Where do we go from here?

What Now Story


It is the question (actually it's one of several) that I have been asking myself for the past week, ever since 16 million of us didn’t get what we wanted and 17 million did. You can tell the ones that didn’t – they’ve been wandering the streets with a dazed look on their faces, as if their ears are ringing from an unexpectedly loud noise.


In the past week, there have been petitions and marches, suggestions that ‘whiners’ should suck it up, tears, rises in racist abuse and calls for unity. The Lib Dems have promised to campaign in the next election on fighting Brexit, Theresa May says Brexit is Brexit, Labour is eating itself alive over the Corbyn question and good old Boris is saying, well, very little now that the MacGoves have unleashed their weird House of Cards/EastEnders/Macbeth mash-up (I’m not entirely sure who is giving Gove media advice right now, but the sight of him sniggering on air about how no one could ever accuse him of glamour doesn’t so much yell ‘next Prime Minister’ to me as much as ‘Beavis and Butthead’.) Oh yeah, then there is that God-awful man who thought it might be nice to declare that the leave campaign won ‘without a shot being fired’. Go tell that to Jo Cox’s family.


Omnishables doesn’t even begin to describe the chaos that our political establishment is in right now. It’s like someone ripped down the back curtain in a theatre and they’re all running around half naked asking if anyone’s remembered to bring the script.


I have no sympathy for any of them, because at worst they all lied - from the now infamous £350 million a week for the NHS, to Osborne's 'oh yeah, about that emergency budget...' - and at best they were so busy trying to feather their own political caps that they used us. I’m glaring at you BoJo. And they continue do so. I dislike the bullying nature of Labour’s attempts to oust Corbyn and there's no arguing with the huge mandate upon which he was elected. Equally, in any other situation where 80% of your colleagues didn’t feel that you were performing the job that you are paid to do, at the very least there would be questions asked. And the longer this drags on, the angrier everyone becomes, when what we need more than anything right now is a strong opposition.


It is fair to say that I am conflicted on this one. One thing that I'm very certain of, though, is the existence of something that I like to call the karma cloud. It’s black and stormy and hovers about waiting to land on a suitable candidate’s head, meting out karmic justice. Right now, my cloud’s co-ordinates happen to coincide with MacGove’s head. Apparently even the ‘nasty party’ has a line and Beavis (or is he Butthead?) crossed it when he stabbed Banquo, I mean Boris (God, the storyline is complicated, although I do rather like the idea of a pasty-faced Boris helping himself to bacon and eggs as MacGove trembles behind his breakfast table crying ‘Avaunt and quit my sight!’), in the back, front, head and knees.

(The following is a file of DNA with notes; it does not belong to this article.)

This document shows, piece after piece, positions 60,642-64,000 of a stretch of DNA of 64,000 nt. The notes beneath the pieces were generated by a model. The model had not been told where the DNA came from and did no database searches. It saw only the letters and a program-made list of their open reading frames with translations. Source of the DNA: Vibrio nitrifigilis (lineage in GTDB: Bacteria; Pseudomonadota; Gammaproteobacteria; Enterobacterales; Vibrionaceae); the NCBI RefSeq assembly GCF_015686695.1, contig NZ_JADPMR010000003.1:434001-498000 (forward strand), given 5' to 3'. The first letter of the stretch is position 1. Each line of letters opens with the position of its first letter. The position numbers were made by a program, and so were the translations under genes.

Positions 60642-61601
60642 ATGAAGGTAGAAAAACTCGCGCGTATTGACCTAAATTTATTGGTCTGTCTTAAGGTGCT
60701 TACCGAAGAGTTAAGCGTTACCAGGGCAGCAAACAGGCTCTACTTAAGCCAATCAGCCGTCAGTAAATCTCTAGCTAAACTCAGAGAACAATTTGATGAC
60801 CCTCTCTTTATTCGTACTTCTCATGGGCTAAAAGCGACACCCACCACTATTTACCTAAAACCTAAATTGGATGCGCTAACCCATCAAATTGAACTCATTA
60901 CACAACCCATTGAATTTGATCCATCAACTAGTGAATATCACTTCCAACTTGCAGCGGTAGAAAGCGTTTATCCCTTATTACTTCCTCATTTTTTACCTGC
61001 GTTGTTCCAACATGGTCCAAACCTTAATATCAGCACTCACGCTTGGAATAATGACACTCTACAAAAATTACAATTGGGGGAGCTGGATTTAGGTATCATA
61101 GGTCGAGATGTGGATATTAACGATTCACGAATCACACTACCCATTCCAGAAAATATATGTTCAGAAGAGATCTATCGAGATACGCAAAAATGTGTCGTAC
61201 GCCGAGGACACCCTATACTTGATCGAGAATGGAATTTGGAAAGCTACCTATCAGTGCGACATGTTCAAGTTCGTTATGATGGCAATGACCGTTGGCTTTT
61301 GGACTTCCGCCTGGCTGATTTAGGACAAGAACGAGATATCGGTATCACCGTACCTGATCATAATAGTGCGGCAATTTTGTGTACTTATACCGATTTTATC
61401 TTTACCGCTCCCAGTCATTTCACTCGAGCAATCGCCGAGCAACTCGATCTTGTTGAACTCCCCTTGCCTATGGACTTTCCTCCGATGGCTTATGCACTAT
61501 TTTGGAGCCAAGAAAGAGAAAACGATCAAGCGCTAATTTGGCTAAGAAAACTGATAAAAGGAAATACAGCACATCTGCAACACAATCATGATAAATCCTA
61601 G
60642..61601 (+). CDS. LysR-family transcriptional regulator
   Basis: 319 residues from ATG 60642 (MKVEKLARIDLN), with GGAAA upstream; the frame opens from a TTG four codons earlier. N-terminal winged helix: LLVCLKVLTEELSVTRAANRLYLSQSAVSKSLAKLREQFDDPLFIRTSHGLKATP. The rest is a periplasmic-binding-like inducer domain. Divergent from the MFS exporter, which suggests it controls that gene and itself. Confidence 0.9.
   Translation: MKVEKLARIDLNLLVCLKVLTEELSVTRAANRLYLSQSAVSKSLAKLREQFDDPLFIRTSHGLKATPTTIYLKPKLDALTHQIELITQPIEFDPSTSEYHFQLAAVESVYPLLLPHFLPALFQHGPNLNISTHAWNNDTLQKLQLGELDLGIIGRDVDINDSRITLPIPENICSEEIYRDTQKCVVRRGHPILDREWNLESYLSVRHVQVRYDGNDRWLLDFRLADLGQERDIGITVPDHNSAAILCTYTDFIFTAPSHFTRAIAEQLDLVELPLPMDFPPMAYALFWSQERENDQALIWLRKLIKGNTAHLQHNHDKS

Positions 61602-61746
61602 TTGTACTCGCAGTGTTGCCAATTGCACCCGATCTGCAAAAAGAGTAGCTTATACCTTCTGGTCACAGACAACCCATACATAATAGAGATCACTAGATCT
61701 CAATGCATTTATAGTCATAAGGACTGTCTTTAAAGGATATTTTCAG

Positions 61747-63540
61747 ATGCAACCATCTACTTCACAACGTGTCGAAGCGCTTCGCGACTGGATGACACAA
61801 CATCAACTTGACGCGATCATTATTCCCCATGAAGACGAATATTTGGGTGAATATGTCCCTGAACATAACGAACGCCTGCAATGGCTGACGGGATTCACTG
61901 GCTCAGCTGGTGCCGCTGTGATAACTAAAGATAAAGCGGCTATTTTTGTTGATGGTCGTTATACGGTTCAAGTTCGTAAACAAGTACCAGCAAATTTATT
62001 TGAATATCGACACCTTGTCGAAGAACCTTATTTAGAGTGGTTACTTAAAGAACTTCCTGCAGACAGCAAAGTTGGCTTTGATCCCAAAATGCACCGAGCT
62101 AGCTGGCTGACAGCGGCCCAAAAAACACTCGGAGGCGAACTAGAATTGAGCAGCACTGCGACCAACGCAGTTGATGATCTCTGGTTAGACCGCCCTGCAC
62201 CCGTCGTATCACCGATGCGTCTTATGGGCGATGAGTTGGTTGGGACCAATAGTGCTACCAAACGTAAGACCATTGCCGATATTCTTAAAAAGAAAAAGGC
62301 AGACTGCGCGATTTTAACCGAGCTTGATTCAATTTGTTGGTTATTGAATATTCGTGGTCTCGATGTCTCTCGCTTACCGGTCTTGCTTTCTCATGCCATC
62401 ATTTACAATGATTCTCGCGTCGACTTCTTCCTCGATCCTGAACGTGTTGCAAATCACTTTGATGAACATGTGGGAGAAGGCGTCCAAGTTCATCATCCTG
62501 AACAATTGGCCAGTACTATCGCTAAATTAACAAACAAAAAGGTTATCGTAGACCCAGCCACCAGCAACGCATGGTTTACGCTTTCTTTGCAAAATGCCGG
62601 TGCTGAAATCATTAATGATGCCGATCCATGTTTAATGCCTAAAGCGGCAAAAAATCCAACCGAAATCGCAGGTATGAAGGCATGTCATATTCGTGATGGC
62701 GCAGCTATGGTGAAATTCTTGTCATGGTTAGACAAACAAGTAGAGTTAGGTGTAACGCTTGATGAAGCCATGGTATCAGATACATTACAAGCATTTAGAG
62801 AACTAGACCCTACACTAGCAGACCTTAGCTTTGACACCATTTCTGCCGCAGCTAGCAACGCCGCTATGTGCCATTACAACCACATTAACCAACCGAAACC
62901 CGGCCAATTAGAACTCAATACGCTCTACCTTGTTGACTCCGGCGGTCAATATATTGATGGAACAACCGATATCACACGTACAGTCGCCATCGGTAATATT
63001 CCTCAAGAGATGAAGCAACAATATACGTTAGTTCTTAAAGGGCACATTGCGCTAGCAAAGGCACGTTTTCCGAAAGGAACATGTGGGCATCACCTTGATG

At the moment, he’s looking highly unlikely to win the Tory leadership election. My glee at this has nothing to do with his much-mentioned Etonian upbringing. Frankly, a pompous know-it-all is a pompous know-it-all in any walk of life. MacGove seems to think he’s better than everyone else and that we’re all just too stupid to know it. Hopefully he's about to be taught what I have named the Brian Cox law of audience: always 'treat them with respect'.


I don't expect everyone to agree with this, but personally, I think we have all been betrayed by this process: no matter which side you voted on it’s becoming pretty clear that there was a complete lack of *any* apparent plan for a post-Brexit world. Boris was rather hoping we’d all vote stay and MacGove seems to have been too busy making a list of his principles and dreaming up increasingly extravagant ways to claim he wasn't interested in the top job to worry much about the details of the thing.


Yes, Brexit might well mean Brexit, and yes, yes, yes, this was a democratic vote and we must now all get on with it, but the problem is – as far as I can see – that no one knows what ‘it’ is and so people sign petitions and march marches because right now no one knows what else to do. Protest is as much about democracy as voting.


The one silver lining out of this dog’s dinner of a process is that people have become engaged, on all sides; they care about what happens next, they care about their politics, their beliefs and their communities.


Just three weeks ago - although it feels like a lifetime - my community had a street party to celebrate the Queen’s birthday. Not everyone was a fan of the royal family. But, we came together to do something positive, to share food, drink, laughter and to celebrate what binds us, rather than what separates us.


God knows we all need those bonds more than ever now.